USS Calhoun (1862-1864).
Previously CSS Calhoun (1861-1862).
Later U.S. Army steamer General Sedgewick (1864-1865)
USS Calhoun , an 508-ton side-wheel gunboat, was built in 1851 at New York City as the civilian steamer Calhoun . She became a Confederate privateer in May 1861 and operated successfully over the next five months, taking six prizes. The Confederate Navy took her over later in the year for service as a gunboat in the lower Mississippi River area. CSS Calhoun took part in the attack on Federal warships at the Mississippi River's Head of Passes on 12 October 1861. Three months later, on 23 January 1862, she was captured by USS Samuel Rotan off the river's Southwest Pass.
The U.S. Navy soon acquired the steamer for its own purposes, placing her in commission as USS Calhoun in March 1862. She initially served as a blockader, capturing several vessels off the Mississippi and in inland waters. Beginning in November 1862, she participated in several engagements with Confederate warships and forces ashore, helping to destroy the steamer J.A. Cotton on 14 January 1863 and the ram Queen of the West on 14 April 1863. She operated in the Mississippi Sound area from mid-1863 and in February 1864 was Rear Admiral Farragut's flagship during a series of bombardments of Fort Powell, at the western entrance of Mobile Bay.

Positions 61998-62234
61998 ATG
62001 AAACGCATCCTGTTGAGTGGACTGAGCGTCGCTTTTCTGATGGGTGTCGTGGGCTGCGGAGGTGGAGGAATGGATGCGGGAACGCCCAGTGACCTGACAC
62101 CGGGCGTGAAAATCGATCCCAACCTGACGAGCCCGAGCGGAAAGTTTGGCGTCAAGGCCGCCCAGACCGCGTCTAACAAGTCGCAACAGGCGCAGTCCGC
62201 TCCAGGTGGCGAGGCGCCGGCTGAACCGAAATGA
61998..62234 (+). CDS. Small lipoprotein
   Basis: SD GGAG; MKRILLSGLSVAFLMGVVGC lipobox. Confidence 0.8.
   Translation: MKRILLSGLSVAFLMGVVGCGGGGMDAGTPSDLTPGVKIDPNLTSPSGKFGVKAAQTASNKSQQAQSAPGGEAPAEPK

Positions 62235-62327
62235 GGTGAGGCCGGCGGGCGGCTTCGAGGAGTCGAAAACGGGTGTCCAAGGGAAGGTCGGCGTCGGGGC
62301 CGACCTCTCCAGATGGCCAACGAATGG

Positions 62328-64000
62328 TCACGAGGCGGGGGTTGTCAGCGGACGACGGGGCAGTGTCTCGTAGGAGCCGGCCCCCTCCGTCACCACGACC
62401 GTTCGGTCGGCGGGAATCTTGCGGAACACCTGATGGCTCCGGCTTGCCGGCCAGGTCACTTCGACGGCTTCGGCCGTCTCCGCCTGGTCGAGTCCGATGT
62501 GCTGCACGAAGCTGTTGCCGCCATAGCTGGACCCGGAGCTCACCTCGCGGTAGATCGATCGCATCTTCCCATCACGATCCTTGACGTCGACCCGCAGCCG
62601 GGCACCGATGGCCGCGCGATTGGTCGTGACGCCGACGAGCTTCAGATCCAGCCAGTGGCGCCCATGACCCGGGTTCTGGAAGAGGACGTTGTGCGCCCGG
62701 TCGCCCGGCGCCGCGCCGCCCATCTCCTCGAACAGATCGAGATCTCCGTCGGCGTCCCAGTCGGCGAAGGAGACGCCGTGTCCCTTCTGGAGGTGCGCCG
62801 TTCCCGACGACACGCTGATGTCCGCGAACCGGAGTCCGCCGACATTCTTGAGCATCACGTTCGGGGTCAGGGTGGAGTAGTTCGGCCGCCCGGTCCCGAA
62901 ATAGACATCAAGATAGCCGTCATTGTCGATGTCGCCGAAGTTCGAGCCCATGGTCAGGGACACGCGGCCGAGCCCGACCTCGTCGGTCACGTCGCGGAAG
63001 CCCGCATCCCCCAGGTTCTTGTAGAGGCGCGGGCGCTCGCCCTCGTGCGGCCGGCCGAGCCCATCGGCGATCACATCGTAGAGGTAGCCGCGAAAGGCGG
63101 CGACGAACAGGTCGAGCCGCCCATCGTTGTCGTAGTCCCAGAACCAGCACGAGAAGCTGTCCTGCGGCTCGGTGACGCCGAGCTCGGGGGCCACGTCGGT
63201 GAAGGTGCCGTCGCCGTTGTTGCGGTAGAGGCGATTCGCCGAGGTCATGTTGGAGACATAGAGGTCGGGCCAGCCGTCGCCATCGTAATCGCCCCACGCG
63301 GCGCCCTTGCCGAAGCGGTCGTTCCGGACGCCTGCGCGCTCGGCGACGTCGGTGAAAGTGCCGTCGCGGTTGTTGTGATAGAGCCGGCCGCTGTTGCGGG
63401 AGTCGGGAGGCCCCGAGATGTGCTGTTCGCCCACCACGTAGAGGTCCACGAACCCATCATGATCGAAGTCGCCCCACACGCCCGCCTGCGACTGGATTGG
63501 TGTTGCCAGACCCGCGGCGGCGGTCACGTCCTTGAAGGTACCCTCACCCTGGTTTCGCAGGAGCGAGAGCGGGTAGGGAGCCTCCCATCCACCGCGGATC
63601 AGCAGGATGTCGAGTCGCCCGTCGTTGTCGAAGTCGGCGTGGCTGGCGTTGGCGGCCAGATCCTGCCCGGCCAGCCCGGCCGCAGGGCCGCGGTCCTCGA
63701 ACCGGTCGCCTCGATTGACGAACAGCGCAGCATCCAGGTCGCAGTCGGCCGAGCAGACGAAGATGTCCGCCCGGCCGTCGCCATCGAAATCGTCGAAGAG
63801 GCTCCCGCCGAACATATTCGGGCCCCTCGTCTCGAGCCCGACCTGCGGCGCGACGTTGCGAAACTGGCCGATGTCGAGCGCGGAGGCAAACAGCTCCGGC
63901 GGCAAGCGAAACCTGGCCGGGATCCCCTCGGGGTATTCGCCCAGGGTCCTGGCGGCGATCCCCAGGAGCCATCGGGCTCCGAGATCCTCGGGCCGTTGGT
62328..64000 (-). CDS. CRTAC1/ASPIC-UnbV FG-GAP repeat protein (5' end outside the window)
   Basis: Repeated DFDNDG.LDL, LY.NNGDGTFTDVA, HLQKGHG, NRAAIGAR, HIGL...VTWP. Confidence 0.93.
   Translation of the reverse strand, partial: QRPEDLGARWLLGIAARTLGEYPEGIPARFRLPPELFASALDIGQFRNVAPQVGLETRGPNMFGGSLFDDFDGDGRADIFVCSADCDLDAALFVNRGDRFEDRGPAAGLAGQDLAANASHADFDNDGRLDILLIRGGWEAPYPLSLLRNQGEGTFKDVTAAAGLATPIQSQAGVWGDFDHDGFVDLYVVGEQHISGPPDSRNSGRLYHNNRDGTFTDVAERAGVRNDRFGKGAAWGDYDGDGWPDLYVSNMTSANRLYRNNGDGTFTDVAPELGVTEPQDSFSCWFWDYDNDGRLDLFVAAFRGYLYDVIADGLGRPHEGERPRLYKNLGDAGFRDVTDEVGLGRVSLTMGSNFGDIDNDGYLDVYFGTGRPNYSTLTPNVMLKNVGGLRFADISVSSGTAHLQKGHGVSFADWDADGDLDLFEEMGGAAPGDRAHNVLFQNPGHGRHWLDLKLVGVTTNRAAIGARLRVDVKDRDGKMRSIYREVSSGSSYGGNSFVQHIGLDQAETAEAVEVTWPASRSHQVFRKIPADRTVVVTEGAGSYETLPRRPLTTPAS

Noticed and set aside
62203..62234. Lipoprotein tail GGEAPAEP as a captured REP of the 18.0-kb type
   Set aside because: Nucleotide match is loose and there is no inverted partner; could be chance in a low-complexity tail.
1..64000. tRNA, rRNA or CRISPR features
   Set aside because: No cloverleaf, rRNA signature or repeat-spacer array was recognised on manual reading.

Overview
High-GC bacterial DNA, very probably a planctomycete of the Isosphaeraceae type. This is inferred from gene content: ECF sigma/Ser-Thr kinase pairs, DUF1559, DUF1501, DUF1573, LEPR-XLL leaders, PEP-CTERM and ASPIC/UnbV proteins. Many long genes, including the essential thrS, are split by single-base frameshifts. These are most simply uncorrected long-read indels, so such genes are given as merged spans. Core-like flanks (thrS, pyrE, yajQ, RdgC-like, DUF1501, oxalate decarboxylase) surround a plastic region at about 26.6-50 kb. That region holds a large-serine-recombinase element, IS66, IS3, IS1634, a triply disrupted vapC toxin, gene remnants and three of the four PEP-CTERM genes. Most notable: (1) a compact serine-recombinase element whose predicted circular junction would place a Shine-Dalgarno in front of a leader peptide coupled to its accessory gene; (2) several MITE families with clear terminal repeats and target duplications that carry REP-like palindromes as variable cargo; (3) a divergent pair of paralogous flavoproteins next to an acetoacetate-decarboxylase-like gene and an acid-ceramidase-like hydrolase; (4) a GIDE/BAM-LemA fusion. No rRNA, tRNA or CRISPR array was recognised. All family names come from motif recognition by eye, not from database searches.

Decommissioned in May 1864, Calhoun was turned over to the U.S. Army in early June. She served as the Army steamer General Sedgewick for the rest of the Civil War. Sold in 1865, she regained her old name and had a long subsequent career as the SS Calhoun
Artwork by Assistant Engineer John Everding, USN, circa 1862-64
This vessel, considerably modified, served as CSS Calhoun in 1861-62, USS Calhoun in 1862-64 and as the U.S. Army steamer General Sedgewick in 1864-65
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